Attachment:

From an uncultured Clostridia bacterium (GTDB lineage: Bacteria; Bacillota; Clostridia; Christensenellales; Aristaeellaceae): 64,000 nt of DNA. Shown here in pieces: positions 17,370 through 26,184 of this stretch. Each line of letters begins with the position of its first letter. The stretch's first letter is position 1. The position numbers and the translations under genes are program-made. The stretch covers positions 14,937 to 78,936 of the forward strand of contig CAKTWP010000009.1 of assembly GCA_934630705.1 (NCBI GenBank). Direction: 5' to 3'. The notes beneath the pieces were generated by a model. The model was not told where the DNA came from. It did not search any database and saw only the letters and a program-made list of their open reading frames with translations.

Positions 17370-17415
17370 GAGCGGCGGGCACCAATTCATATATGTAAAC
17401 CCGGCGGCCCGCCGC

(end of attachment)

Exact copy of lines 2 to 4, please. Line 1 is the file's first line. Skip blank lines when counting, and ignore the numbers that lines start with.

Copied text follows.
Positions 17370-17415
17370 GAGCGGCGGGCACCAATTCATATATGTAAAC
17401 CCGGCGGCCCGCCGC